Contrary to some news reports, a police spokesman says no one has been arrested in the shooting.
Some state employees returning to work Monday received a handshake and thank-you from Gov. Mark Dayton.
The House Committee on Homeland Security hearing scheduled for Wednesday on al-Shabab recruitment in Minnesota will feature at least two witnesses from the Twin Cities.
A proposal that would help favor the city as possible location for a new Surly brewery and entertainment complex in Minneapolis is up for discussion.
A bill made law this week will lead to a three-year effort to build a statewide victim-services network for prostituted children, and clarifies that trafficked children younger than 16 years will not face criminal charges.
A man who punched the leader of Minnesota's largest mosque in the face at a event promoting peace is part of a fringe element that has become more vocal, some community members say.
A Minneapolis man Monday pleaded guilty to being part of a conspiracy that helped send the first wave of young Somali-Americans back to fight in one of the deadliest places in the world.
A temporary help center opened Tuesday in north Minneapolis to assist tornado victims who want to apply for federal loans.
A detective for the state's Commerce Department today asked a special master that his work be ruled essential.
Truck drivers are joining the long list of groups going before a special master Tuesday to ask for relief on the fifth day of the state government shutdown.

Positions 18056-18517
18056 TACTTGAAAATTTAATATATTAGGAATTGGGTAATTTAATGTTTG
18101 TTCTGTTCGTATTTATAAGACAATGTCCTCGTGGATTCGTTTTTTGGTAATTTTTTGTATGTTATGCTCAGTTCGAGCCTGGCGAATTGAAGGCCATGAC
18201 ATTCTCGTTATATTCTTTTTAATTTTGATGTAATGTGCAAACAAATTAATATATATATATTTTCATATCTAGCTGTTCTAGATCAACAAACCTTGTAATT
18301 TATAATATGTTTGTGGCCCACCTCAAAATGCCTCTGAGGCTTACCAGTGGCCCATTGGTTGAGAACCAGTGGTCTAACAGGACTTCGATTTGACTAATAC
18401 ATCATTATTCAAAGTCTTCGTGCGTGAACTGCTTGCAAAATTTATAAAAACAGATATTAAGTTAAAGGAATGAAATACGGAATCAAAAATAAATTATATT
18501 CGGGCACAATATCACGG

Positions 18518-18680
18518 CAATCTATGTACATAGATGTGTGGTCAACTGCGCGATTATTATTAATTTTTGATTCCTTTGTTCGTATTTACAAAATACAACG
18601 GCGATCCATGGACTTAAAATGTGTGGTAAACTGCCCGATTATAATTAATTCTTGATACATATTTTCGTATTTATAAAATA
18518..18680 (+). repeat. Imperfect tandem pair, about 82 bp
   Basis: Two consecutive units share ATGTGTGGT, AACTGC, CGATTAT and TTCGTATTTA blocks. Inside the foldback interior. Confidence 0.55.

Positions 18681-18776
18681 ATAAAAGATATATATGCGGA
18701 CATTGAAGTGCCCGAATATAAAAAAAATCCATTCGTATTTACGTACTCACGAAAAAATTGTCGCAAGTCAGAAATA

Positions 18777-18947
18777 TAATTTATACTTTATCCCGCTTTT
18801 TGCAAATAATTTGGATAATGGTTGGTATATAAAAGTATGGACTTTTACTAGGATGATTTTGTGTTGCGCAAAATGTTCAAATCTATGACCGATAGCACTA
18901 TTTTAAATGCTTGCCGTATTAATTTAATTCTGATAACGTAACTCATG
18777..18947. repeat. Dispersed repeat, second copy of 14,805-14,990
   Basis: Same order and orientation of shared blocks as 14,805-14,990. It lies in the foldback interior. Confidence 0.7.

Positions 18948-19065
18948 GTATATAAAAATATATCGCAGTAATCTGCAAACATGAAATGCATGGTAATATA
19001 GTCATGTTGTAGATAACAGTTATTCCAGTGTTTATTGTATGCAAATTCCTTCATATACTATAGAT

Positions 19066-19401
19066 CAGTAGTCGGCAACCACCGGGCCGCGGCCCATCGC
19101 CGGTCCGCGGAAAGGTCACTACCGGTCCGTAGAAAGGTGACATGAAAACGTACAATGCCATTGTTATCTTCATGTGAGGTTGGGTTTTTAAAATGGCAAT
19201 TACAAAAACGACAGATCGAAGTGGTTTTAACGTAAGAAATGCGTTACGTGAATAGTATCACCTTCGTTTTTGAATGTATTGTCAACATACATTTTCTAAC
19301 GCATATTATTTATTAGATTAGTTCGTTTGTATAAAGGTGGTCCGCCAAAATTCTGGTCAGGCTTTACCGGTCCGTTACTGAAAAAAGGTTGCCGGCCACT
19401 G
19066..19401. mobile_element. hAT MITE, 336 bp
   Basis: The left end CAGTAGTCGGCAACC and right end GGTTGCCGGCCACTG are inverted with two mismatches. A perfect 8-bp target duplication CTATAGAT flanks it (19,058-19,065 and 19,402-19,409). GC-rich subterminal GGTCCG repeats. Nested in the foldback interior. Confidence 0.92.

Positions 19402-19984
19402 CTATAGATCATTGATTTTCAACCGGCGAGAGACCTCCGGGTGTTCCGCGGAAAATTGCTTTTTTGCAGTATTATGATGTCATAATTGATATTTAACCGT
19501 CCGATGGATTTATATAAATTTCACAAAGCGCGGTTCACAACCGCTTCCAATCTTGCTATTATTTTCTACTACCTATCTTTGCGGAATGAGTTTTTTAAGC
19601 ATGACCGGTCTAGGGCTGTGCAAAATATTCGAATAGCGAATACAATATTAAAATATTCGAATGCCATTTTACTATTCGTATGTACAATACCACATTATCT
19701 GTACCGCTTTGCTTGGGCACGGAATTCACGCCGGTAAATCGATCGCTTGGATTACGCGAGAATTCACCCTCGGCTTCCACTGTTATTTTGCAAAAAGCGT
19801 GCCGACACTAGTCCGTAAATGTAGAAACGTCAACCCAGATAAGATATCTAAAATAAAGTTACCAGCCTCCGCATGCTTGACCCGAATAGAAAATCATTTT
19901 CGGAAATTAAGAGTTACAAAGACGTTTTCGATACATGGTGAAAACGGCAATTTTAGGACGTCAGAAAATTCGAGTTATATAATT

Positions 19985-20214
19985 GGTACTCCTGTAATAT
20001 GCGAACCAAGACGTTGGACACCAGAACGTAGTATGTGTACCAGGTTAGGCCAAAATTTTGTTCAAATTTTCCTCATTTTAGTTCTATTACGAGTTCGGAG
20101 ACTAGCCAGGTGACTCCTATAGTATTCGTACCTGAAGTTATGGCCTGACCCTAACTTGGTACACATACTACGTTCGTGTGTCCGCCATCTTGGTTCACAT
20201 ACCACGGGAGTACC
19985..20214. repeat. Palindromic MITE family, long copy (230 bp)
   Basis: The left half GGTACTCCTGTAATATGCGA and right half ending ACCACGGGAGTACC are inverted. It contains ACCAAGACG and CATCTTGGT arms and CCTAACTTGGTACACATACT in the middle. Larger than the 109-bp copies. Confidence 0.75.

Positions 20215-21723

Families are learning they can't visit state prison inmates. Campers have been shut out of state parks. Fourth of July programs at Fort Snelling and other historical sites have been canceled. Even on a holiday, the effects of the shutdown are beginning to penetrate daily life across Minnesota.
An state fire inspector who was laid off during the government shutdown was called back to help investigate a fire Saturday in New Ulm that killed six people.
Hearings were under way Friday morning at the the Minnesota Judicial Center. Retired Minnesota Supreme Court Chief Justice Kathleen Blatz is considering whether parts of Minnesota state government should be re-opened.
Nearly 130 people who received layoff notices from Hennepin County will likely be able to keep working, even if the state government shuts down at midnight.
Today's ruling by a judge on essential services is a tough blow for families, and could have far-reaching effects across Minnesota.